Alan Greenspan in 2005 referred to the bond market as a “conundrum” when the Fed had raised rates 150bps yet longer term bond yields were falling. And at the same time the dollar was falling and stock prices were rising. His successor, Ben Bernanke, had his own conundrum. Long periods of lower rates encourage excessive risk taking but rising rates could create large losses in the financial system. As the FOMC has moved over to Chair Janet Yellen, there is a new conundrum that has similar markings of the old ones. The FOMC is raising short term rates and seeing no lift in longer term rates. That doesn’t seem to be moving the long term rates needle so now they are discussing unwinding the balance sheet to force longer term rates higher. Will that work or backfire?
The problem the Fed faces is due to the inflation expectations that they laid out for the market. The belief they would soon be hitting 2.0% inflation has become 1.8% and may soon become 1.6%. Lowering the bar does not raise the market nor does it instill confidence in the economy, or the Fed. The inflation conundrum is really the inflation expectations conundrum. How does the Fed raise rates (at both ends of the curve – short and long term) when inflation is stubbornly low? The market certainly doesn’t think the Fed can do it as they are only pricing in a 38% chance of a raise in rates by December. Remember earlier this year when some were calling for four increases this year, guaranteed? The Fed set this trap for themselves and now they must deal with it. But how do they fix the situation?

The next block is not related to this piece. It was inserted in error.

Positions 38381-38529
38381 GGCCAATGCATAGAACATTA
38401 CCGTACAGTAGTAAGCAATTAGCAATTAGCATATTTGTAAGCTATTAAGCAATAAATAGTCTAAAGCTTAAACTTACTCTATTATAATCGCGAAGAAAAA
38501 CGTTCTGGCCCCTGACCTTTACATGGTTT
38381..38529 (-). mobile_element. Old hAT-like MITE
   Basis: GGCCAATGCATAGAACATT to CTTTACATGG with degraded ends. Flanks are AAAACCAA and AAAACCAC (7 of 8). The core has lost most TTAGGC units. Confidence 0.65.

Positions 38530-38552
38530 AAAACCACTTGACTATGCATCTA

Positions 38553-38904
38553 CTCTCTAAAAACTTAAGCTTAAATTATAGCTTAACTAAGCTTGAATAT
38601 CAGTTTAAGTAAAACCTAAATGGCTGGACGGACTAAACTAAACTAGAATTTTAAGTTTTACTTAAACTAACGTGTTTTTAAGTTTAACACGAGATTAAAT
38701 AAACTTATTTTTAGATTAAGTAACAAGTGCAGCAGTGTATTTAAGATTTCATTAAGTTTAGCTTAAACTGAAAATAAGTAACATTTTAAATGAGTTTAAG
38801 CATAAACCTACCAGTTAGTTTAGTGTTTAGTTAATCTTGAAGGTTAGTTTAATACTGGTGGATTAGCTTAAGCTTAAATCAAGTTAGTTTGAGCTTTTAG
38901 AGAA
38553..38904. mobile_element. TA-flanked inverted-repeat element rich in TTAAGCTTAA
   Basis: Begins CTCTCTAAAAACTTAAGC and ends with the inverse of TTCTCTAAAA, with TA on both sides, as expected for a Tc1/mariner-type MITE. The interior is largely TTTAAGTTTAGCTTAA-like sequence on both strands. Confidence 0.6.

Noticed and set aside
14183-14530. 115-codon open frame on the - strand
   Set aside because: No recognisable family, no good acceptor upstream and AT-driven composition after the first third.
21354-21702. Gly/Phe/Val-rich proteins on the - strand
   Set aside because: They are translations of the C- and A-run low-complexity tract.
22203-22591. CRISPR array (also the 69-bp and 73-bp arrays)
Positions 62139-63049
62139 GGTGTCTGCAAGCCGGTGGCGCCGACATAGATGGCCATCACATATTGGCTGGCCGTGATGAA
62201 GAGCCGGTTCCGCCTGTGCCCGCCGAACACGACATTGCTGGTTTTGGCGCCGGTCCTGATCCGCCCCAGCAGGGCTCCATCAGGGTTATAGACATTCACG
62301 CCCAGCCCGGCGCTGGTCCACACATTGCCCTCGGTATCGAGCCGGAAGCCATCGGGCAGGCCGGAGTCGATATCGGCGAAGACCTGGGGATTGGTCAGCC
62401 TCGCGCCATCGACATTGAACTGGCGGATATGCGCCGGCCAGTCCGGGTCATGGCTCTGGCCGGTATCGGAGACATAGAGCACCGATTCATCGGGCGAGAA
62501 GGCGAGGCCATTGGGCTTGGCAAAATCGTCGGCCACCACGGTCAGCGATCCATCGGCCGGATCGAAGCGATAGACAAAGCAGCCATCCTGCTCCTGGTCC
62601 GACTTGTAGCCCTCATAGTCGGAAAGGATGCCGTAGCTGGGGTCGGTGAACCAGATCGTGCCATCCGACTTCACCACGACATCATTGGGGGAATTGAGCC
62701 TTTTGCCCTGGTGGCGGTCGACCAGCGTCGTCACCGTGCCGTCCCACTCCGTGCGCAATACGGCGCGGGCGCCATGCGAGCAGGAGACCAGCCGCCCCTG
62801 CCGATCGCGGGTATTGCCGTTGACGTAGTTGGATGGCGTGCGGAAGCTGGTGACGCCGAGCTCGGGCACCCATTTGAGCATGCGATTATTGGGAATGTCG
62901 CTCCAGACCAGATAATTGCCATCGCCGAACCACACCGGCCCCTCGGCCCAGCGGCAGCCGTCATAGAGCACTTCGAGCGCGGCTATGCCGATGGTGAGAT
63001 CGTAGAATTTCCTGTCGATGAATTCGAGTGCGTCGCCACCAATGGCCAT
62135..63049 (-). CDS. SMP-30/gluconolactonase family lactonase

The Fed might have to wait for fiscal policy, actual legislation out of Washington. That’s a scary thought because the prospects of tax reform, health care reform or infrastructure spending making its way through the legislature to the President for signature seems remote. At this point I think the Fed realizes they are alone in dealing with this conundrum. In all honesty their best bet is to shrink the balance sheet and hope the market follows suit, allowing longer term rates to move higher. But there is always the chance this backfires and long term rates come down. Don’t forget the Fed is still considering issuing even longer dated bonds and the debt ceiling isn’t going anywhere.
All of this may hinge on inflation and inflation expectations. See graph below of the Fed’s preferred inflation measurement for the past 5 years. Rising to 2.0% doesn’t seem as easy as it did in 2016.
The 10yr Treasury is at 2.26% while the 2yr trades at 1.36% (inly 90bps between them). The average last year during the refi boom was 99bps. In 2015 it was 143bps and in 2014, 207bps. Yes the yield curve continues to flatten and it’s letting the Fed know they are bumping up against a wall in yields.